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EX-32.1 - EXHIBIT 32.1 - SM Energy Cosm-321906certifications930.htm
EX-31.2 - EXHIBIT 31.2 - SM Energy Cosm-312certificationwpursel.htm
EX-31.1 - EXHIBIT 31.1 - SM Energy Cosm-311certificationjottoso.htm
EX-12.1 - EXHIBIT 12.1 - SM Energy Coexhibit121-ratioofearnings.htm


UNITED STATES
SECURITIES AND EXCHANGE COMMISSION
WASHINGTON, D.C. 20549
FORM 10-Q
þ
QUARTERLY REPORT PURSUANT TO SECTION 13 OR 15(d) OF THE SECURITIES EXCHANGE ACT OF 1934

For the quarterly period ended September 30, 2017

OR

o
TRANSITION REPORT PURSUANT TO SECTION 13 OR 15(d) OF THE SECURITIES EXCHANGE ACT OF 1934

For the transition period from ___________ to ___________

Commission File Number 001-31539
smelogohoriz4c1200204.jpg

SM ENERGY COMPANY
(Exact name of registrant as specified in its charter)
Delaware
(State or other jurisdiction
of incorporation or organization)
 
41-0518430
(I.R.S. Employer
Identification No.)
1775 Sherman Street, Suite 1200, Denver, Colorado
(Address of principal executive offices)
 
80203
(Zip Code)
(303) 861-8140
(Registrant’s telephone number, including area code)
Indicate by check mark whether the registrant (1) has filed all reports required to be filed by Section 13 or 15(d) of the Securities Exchange Act of 1934 during the preceding 12 months (or for such shorter period that the registrant was required to file such reports), and (2) has been subject to such filing requirements for the past 90 days. Yes þ No o
Indicate by check mark whether the registrant has submitted electronically and posted on its corporate Web site, if any, every Interactive Data File required to be submitted and posted pursuant to Rule 405 of Regulation S-T (§232.405 of this chapter) during the preceding 12 months (or for such shorter period that the registrant was required to submit and post such files). Yes þ No o
Indicate by check mark whether the registrant is a large accelerated filer, an accelerated filer, a non-accelerated filer, a smaller reporting company, or an emerging growth company. See the definitions of “large accelerated filer,” “accelerated filer,” “smaller reporting company,” and “emerging growth company” in Rule 12b-2 of the Exchange Act.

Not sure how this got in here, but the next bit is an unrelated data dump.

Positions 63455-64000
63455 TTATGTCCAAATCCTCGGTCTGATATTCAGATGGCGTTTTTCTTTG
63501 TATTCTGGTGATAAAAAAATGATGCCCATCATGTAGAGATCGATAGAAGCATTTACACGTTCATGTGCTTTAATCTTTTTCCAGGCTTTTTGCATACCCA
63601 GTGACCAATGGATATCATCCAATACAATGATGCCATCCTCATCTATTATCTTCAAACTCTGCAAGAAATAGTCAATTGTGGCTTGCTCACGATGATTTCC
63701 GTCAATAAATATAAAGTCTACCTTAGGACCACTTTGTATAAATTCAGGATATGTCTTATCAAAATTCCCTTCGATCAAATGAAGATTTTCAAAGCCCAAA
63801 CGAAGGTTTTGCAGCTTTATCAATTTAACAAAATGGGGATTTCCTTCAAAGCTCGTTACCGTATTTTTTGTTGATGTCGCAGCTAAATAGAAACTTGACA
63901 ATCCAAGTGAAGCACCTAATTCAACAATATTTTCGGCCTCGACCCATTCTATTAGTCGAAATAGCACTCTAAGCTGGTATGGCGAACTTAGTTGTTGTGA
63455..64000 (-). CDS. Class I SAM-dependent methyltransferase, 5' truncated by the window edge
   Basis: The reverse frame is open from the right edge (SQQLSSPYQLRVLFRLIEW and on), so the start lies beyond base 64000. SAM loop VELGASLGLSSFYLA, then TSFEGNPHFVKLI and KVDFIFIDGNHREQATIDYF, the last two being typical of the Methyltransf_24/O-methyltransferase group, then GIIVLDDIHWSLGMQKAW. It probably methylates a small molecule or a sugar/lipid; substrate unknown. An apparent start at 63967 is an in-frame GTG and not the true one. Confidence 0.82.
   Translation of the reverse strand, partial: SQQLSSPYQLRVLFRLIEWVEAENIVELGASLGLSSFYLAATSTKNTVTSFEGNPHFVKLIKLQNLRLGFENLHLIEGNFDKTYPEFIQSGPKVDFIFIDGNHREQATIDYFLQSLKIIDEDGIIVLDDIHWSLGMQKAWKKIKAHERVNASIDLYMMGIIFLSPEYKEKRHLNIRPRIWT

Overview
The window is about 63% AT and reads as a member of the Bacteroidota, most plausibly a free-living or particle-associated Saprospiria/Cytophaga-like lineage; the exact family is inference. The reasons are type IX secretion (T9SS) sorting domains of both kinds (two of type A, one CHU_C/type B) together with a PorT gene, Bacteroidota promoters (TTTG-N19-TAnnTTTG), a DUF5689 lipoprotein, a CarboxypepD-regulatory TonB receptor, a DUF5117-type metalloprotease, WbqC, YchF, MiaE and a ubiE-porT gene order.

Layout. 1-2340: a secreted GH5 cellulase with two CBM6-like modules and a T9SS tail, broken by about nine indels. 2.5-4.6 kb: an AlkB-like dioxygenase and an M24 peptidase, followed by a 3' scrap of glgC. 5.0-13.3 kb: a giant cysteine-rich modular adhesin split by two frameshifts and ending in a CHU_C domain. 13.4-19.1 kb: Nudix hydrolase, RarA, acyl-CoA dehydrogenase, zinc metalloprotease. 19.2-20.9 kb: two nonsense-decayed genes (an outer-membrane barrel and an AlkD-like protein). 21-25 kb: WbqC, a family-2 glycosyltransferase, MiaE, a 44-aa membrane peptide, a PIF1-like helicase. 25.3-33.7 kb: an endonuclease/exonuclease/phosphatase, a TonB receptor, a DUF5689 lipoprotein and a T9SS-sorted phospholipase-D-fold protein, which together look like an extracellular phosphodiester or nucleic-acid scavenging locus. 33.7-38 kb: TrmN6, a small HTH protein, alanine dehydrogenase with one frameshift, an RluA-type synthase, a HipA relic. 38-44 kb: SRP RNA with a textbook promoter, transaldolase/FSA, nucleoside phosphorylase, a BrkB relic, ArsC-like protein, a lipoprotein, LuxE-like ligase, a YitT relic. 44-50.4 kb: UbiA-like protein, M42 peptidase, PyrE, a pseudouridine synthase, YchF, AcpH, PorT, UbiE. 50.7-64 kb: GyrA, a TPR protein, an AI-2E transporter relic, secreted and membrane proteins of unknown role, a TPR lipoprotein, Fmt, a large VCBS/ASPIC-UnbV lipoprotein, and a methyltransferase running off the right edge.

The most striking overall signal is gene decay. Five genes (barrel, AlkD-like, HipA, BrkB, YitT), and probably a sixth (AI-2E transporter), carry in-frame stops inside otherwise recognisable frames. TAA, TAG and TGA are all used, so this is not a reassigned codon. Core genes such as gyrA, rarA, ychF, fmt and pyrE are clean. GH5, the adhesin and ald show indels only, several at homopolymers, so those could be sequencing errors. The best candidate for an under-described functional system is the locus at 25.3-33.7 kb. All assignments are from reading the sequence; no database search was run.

Large accelerated filer þ
 
Accelerated filer o
 
 
 
Non-accelerated filer o  
(Do not check if a smaller reporting company)
 
Smaller reporting company o
 
 
 
 
 
Emerging growth company o 
 
 
 
If an emerging growth company, indicate by check mark if the registrant has elected not to use the extended transition period for complying with any new or revised financial accounting standards provided pursuant to Section 13(a) of the Exchange Act. o 
Indicate by check mark whether the registrant is a shell company (as defined in Rule 12b-2 of the Exchange Act). Yes o No þ
Indicate the number of shares outstanding of each of the issuer’s classes of common stock, as of the latest practicable date.
As of October 26, 2017, the registrant had 111,624,029 shares of common stock, $0.01 par value, outstanding.



1


SM ENERGY COMPANY
TABLE OF CONTENTS

PAGE
 
 
 
 
 
 
 
 
 
 
 
 
 
 
 
 
 
 
 
 
 
 
 
 
 
 
 
 
 
 
 
 
 
 
 
 
 
 
 
 
 
 
 
 
 
 
 
 
 
 
 
 
 
 
 
 
 
 
 
 
 
 
 
 
 
 
 
 
 
 
 
 
 
 
 
 
 
 
 
 
 
 


2


PART I. FINANCIAL INFORMATION
ITEM 1. FINANCIAL STATEMENTS
SM ENERGY COMPANY AND SUBSIDIARIES
CONDENSED CONSOLIDATED BALANCE SHEETS (UNAUDITED)
(in thousands, except share amounts)
 
September 30,
2017
 
December 31,
2016
 ASSETS
 
 
 
Current assets:
 
 
 
Cash and cash equivalents
$
441,415

 
$
9,372

Accounts receivable
146,056

 
151,950

Derivative asset
63,685

 
54,521

Prepaid expenses and other
17,756

 
8,799

Total current assets
668,912

 
224,642

 
 
 
 
Property and equipment (successful efforts method):
 
 
 
Proved oil and gas properties
5,938,351

 
5,700,418

Less - accumulated depletion, depreciation, and amortization
(3,243,072
)
 
(2,836,532
)
Unproved oil and gas properties
2,321,508

 
2,471,947

Wells in progress
287,106

 
235,147

Oil and gas properties held for sale, net